Some think that working from home, far from the structured monotony of the workplace, must be the ultimate luxury.
Flexibility is great, but ultimately I feel a need to have some sort of framework there. I like structure, I crave some sort of daily routine. The difference is that the structure is one I build myself, where I have say about my best times of day and the order I want to do things.
I’m not a morning person, nor am I the type who thinks coherently at 2-3am in the morning. Mornings are for routine tasks, but for mentally gruelling tasks I usually write best or strategise best after the mid-afternoon slump. Siesta time is called that for a reason – hardly anyone’s functional during that lunch period where all your body rightly wants to do is nap.
Most of my work will be done at my computer or desk; so it made sense to replace my current one with another one in the house which was larger. It houses my modem, monitor, business card holder, speakers, appointment diaries and phone holder. It’s my communication hub, where I do my work as well as where I can be reached. When I get too caught up in things, clutter can abound – my room can end up looking like a hurricane went through it! But as soon as I’m free, I frenziedly organise things the way I like it because I need the comfort of knowing where everything is, and that it’s where I need it to be.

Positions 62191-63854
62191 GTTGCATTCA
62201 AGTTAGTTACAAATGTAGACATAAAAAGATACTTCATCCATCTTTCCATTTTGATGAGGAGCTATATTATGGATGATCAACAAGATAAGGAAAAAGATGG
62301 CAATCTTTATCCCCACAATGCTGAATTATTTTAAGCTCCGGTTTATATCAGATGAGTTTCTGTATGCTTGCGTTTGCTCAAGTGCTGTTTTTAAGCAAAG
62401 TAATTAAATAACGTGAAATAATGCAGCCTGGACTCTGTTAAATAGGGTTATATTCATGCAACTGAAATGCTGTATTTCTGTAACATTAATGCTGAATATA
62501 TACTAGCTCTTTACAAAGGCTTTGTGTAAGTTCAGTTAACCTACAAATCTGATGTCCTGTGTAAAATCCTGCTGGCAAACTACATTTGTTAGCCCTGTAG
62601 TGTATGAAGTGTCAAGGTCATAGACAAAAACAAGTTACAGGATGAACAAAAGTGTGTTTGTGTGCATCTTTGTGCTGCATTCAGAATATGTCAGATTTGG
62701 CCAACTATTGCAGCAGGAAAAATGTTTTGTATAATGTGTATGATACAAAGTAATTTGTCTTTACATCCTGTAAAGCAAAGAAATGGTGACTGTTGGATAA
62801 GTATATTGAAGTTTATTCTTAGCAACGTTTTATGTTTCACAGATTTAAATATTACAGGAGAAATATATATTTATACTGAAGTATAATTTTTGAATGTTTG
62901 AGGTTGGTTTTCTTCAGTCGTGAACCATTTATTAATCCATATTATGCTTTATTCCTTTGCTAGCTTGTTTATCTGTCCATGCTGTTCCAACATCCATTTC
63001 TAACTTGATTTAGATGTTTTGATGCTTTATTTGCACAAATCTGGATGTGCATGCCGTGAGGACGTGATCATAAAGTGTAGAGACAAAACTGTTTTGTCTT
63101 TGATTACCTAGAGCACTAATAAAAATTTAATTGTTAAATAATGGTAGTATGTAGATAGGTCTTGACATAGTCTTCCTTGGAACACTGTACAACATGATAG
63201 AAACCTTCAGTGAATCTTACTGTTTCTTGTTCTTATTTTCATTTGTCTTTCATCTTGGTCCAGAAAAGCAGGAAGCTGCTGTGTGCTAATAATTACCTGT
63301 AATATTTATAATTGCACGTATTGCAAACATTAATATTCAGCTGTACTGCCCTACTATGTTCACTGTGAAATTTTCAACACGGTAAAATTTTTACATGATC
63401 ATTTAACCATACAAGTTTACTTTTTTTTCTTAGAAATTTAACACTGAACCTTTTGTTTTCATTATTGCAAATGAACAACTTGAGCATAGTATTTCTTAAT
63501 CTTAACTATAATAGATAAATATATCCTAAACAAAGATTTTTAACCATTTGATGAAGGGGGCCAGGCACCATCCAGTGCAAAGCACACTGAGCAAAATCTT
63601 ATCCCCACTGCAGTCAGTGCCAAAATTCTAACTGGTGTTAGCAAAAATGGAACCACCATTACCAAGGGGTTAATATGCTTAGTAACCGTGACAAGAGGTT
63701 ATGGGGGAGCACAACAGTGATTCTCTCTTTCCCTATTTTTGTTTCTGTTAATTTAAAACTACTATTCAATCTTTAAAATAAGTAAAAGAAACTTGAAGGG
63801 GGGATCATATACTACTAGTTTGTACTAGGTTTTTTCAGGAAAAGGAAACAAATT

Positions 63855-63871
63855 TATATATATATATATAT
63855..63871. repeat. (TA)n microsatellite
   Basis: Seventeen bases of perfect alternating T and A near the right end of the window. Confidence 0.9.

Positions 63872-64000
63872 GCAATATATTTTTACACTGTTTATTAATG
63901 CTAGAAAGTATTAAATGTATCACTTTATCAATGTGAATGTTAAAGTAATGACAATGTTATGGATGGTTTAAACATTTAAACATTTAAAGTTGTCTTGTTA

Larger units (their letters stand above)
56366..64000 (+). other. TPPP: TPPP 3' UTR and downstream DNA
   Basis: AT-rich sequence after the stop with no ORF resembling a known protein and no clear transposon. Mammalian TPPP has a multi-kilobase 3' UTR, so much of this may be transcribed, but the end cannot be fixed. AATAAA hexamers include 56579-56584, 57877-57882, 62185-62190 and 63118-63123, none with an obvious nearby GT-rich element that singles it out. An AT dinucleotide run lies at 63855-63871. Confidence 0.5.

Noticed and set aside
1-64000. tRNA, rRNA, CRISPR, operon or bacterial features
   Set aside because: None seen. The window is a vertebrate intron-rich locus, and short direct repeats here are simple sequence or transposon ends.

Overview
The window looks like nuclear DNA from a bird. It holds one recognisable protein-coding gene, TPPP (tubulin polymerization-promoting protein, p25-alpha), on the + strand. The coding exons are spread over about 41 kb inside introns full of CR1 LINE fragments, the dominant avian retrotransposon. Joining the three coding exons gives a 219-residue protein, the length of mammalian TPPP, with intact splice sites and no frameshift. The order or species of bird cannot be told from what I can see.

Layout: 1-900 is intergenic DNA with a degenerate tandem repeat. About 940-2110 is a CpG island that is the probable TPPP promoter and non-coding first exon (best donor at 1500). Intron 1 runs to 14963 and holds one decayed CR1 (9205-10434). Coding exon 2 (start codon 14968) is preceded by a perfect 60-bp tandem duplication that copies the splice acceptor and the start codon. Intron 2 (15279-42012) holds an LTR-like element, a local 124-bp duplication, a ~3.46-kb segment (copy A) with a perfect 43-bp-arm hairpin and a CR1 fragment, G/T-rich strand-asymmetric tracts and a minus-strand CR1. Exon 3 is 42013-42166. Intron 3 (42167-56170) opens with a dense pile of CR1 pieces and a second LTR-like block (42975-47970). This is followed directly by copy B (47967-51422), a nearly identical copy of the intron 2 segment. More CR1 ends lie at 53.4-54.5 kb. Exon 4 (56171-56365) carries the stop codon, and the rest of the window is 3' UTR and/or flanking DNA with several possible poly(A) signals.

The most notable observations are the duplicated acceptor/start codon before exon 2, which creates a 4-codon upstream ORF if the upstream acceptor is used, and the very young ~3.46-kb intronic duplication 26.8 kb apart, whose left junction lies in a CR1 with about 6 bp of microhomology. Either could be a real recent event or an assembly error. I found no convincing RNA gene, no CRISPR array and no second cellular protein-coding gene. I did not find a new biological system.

Right now I’m finding my Nokia N82 a great organisational tool, what with being able to sync my contacts and events to my Ovi calendar in a heartbeat. But because I believe in backups, I also carry a Moleskine planner and on my table is the very affordable and very nice Starbucks leather journal. I learned the hard way that just relying on electronics is never a good idea. Save those vital contacts both virtually and on paper, that way you’re always covered!
I’m spending as much time as I can afford to the business of being organised. Once things really get cracking, I know I’ll be struggling to find time for all my side interests (blogging, singing/performing, creative writing). But I hope with all my heart that I never forget to orient my moral compass; that I remember that in the end nothing matters as much as doing it all for the One who matters most.